Many of Lane’s most memorable moments as a student were offered through her university associations and involvement. She especially remembers her time serving as the Chief Golden Ambassador, which forced her to rise to the occasion of the pandemic with leadership and adaptability.
With the two missions of the Golden Ambassadors being to develop and hone students’ leadership skills and to give back to the community through service and outreach activities, they aligned closely with Lane’s personal values. This position called her to delegate appearances for her constituents, maintain a working schedule of events, account for any conflicts, and more. She assures that all the energy that she put into the program was reciprocated by the university through a surplus of exposure and experience.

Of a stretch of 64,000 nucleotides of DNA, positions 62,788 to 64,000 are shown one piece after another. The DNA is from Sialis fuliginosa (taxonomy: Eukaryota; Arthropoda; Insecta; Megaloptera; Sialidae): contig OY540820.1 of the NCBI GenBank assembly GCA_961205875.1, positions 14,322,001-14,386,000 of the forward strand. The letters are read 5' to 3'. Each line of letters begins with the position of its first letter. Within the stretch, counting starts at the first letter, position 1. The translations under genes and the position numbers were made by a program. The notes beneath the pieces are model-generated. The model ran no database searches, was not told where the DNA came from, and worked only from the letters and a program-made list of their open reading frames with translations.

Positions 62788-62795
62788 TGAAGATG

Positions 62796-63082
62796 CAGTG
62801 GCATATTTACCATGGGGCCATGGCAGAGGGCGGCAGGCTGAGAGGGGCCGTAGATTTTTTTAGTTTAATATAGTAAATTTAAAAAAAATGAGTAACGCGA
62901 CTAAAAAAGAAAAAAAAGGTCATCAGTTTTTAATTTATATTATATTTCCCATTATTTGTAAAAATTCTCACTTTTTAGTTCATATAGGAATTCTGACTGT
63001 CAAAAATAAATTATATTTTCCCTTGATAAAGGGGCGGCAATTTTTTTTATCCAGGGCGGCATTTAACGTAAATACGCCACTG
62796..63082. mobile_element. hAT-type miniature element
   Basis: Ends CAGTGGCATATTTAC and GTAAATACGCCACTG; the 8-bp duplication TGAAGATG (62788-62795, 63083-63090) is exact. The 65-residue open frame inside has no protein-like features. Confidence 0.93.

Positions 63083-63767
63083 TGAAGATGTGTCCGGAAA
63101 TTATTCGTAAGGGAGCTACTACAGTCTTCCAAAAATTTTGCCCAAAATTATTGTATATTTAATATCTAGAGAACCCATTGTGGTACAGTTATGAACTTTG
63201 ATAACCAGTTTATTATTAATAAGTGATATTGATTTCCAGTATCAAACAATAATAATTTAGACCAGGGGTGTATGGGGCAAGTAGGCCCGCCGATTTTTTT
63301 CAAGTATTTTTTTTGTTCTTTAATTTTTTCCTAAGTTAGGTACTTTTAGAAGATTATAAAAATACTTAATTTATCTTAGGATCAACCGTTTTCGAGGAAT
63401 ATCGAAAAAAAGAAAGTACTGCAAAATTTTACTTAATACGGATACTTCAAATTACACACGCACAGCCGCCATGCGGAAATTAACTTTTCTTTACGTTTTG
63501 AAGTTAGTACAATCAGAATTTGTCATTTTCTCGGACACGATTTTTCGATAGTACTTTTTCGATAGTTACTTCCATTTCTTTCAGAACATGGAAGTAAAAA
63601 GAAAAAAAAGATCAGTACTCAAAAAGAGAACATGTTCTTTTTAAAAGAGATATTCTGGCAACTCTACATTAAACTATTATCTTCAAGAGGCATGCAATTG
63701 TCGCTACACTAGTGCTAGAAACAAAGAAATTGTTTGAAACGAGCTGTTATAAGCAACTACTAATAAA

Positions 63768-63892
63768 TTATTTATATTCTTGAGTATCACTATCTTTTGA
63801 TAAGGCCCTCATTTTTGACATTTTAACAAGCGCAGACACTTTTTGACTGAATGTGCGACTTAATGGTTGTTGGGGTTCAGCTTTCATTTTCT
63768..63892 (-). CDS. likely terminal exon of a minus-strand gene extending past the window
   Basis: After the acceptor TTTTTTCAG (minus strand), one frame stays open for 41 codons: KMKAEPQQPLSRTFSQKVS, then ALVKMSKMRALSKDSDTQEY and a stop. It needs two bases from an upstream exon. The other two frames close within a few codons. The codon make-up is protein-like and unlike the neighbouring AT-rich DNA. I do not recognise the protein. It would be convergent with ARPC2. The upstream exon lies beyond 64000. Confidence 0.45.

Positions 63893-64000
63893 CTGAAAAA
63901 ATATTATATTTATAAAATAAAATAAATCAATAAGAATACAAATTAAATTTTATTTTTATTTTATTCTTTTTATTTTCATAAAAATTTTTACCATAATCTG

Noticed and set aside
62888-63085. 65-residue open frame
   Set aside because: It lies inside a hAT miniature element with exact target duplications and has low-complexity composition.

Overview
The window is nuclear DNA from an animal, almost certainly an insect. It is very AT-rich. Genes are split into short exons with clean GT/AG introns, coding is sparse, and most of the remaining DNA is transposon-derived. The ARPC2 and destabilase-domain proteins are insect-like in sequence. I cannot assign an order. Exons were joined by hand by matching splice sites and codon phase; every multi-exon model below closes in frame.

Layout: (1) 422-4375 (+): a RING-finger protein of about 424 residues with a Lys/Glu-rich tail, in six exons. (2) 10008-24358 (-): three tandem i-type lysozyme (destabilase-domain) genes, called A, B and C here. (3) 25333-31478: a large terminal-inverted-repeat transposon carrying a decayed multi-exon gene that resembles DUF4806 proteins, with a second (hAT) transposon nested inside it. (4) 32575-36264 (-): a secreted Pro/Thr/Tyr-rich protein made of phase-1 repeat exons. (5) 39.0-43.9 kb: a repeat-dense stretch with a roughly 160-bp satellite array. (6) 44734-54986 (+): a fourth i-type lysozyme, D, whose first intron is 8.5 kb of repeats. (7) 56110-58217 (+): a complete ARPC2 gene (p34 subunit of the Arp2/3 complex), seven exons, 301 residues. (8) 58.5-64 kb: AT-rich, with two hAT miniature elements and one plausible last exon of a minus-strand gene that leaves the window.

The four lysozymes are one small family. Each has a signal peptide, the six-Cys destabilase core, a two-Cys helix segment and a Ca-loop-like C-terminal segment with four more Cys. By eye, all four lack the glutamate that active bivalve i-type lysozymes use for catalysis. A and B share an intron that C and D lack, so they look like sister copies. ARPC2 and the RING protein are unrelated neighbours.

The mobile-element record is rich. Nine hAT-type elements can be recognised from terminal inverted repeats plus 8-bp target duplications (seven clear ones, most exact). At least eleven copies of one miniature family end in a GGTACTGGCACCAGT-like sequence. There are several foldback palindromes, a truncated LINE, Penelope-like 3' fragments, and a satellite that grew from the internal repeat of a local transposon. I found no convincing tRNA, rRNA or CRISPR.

“There is nothing like serving your university and president,” she said. “I have been to a lot of events. I have met a lot of people…. Many are called but few are chosen, so I believe that I did everything in my power. I have served my institution very well and I do not think that I left any crumbs behind, honestly.”
As the Golden Ambassador program, and the entire university, continues to recover from the effects of the pandemic, Lane is proud of the recruitment efforts that have taken place for incoming students. She shows a great amount of concern for the lack of college plans and readiness in the surrounding communities and applauds the outreach that ASU has conducted in return.
“I see now that ASU is trying to get back to that O’ Bama State Spirit,” she said. “They are not there just yet, but I know that they are trying to get there.”
Lane has been most positively impacted by Aaron Horton, Ph.D., professor of history, as he has been an endless resource for knowledge and advice. Considering she has chosen history as a minor, his lessons have been extremely productive for her interests and studies.
“He has taught me so much when it comes to writing and research,” she said. “I really appreciate him because it were not for him, I would not write the way that I do now.”